This blog will briefly show how to probe a local area network for IP address conflicts by using two API functions in µC/TCP-IP.
What is ARP?
The address resolution protocol (ARP) is the mechanism through which IP addresses are converted to physical addresses so that hosts may be uniquely identified in a local network. In other words, it translates a 32-bit Network (IPv4) address to a 48-bit media access control (MAC) Data-Link layer address, which allows data to flow between the Data-Link and Network layers. Each host maintains an internal cache of other hosts’ physical addresses which gets updated on a regular basis (typically 10 to 20 minutes although this timeout is implementation-specific). This timeout applies to dynamic cache entries and is necessary in case there are changes to a device’s hardware, IP address, or the device has been removed from the network altogether.
Figure 1: Typical ARP cache table obtained with the ‘arp -a’ command.
When a host tries to communicate with another host on the LAN, say a PC trying to ping a remote host it has never communicated with or is unreachable, it first needs to resolve the physical address of the remote host before the ICMP datagrams can ever be replied. It does this by sending broadcast Ethernet frames (sent to the FF:FF:FF:FF:FF:FF:FF physical address) which are received by all the hosts on the network. If a host happens to have the requested IP address in its internal ARP cache, it sends an ARP reply to the PC that originated the request. For instance, frames 29 – 63 in Figure 2 show a situation just like the one described above where the host at 192.168.2.4 is trying to ping 192.168.2.3 but first its MAC address needs to be resolved. Once 192.168.2.3 comes online it tells 192.168.2.4 that it is located at 00:AB:CD:EF:80:01 (seen in frame 64) and 192.168.2.4 is then able to send out the ICMP ping request.
Figure 2: Pinging an unreachable host.
What is a Gratuitous ARP?
A gratuitous ARP is an ARP request whose sender and target IP addresses are identical and is also sent to the broadcast address. They are used to make sure that no other host on the network has the same IP address as the device that sent the request. If there are no clashes with the IP address, the gratuitous ARP should remain unanswered. They can also be used to prompt other hosts on the network to update their internal caches in case the sender changes its IP or physical address. It is important to note that IP clashes are far more common in systems with statically assigned IP addresses. Those with DHCP servers don’t typically suffer from it unless there are changes in a device’s network interface card (and therefore changes to its MAC address).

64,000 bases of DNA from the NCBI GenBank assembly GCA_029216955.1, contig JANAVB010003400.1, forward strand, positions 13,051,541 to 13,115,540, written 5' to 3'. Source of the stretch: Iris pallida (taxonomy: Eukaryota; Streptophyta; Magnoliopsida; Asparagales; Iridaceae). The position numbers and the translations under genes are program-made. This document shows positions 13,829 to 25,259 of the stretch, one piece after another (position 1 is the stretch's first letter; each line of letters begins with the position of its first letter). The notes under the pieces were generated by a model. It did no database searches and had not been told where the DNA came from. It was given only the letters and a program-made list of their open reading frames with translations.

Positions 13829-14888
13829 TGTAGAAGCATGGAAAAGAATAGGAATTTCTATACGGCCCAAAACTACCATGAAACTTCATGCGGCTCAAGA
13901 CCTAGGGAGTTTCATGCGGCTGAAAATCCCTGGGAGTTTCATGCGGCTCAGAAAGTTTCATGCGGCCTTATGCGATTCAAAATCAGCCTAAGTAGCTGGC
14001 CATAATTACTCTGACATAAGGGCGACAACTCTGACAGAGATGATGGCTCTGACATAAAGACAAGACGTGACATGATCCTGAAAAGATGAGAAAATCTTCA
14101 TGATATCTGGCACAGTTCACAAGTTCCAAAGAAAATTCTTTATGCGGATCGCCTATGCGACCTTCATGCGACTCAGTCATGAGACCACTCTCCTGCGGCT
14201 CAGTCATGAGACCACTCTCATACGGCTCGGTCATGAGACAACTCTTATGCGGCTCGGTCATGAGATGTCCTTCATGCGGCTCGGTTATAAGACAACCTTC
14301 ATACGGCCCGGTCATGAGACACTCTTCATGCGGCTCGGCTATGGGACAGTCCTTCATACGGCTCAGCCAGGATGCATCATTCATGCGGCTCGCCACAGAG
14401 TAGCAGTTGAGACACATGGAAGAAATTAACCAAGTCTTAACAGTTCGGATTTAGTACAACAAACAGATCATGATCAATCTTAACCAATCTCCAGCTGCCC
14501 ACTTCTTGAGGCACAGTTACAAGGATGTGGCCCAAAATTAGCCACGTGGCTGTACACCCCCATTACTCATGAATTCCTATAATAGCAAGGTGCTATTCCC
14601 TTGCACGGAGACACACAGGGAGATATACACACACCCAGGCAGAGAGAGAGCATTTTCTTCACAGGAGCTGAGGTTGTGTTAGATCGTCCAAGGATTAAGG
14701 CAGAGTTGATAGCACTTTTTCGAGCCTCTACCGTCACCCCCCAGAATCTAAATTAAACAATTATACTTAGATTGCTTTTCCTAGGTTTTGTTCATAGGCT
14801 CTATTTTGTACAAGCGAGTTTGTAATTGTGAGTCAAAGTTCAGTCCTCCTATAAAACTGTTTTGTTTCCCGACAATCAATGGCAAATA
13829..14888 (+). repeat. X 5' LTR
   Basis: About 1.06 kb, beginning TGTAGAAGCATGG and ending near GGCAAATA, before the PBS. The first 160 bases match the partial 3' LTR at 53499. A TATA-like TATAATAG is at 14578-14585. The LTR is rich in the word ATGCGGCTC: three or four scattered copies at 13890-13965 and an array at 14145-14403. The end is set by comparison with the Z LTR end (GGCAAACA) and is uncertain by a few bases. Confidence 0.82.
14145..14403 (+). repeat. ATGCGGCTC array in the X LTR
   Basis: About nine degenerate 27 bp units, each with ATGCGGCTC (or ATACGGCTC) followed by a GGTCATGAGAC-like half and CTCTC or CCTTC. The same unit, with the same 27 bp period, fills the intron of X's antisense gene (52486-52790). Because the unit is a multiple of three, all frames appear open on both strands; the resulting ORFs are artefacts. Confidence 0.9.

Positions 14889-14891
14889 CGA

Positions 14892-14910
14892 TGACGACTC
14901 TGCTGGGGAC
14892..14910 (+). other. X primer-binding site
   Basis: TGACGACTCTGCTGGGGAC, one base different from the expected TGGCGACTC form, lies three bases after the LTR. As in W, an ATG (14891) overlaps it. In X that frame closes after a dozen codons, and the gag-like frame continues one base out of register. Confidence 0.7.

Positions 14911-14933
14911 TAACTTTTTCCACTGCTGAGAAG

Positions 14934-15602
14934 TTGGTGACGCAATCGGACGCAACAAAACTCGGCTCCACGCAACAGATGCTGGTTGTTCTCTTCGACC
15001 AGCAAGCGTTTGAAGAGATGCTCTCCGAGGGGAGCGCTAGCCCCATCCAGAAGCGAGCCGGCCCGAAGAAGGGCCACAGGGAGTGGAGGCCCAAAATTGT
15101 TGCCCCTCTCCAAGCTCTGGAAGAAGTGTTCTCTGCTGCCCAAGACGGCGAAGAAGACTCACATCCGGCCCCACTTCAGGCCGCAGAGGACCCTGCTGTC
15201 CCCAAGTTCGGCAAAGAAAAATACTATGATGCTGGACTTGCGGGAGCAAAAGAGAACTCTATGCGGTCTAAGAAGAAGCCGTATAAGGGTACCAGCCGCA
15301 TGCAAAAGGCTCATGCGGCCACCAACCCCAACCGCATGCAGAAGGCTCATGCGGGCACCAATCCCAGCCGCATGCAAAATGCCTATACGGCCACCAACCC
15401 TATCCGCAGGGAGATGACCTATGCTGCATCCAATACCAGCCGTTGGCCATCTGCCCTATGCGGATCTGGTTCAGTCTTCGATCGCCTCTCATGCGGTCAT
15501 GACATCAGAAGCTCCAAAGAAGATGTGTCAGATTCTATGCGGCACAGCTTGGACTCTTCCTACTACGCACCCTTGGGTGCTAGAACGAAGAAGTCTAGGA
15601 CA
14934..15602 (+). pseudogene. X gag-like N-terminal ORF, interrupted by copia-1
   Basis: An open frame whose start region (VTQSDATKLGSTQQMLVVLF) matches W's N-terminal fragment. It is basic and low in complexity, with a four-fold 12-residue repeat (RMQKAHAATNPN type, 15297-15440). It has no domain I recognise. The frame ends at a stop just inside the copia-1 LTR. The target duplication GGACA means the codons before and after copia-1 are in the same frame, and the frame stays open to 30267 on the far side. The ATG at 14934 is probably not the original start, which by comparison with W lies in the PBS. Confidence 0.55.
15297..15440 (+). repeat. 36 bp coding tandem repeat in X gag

Figure 3: Sample gratuitous ARP.
In µC/TCP-IP, gratuitous ARPs are used internally after the DHCP process fails and the stack assigns a link-local address to the host. The DHCP client sends a gratuitous ARP request to announce itself to the network and to ensure the address is unique within the local link. However, they can actively be sent at the application level by calling the
NetARP_TxReqGratuitous() API from an application task
AppTask_IP_ConflictDetect() as shown in Figure 4. The
NetARP_IsAddrProtocolConflict() function can then be used to check if a IP address conflict was in fact detected.
AppTask_IP_ConflictDetect() may then signal another application task that uses network resources to inform it that an IP conflict exists; which can be done by posting to a kernel object like a global semaphore or a flag.
Figure 4: Simple application task that checks for IP address conflicts.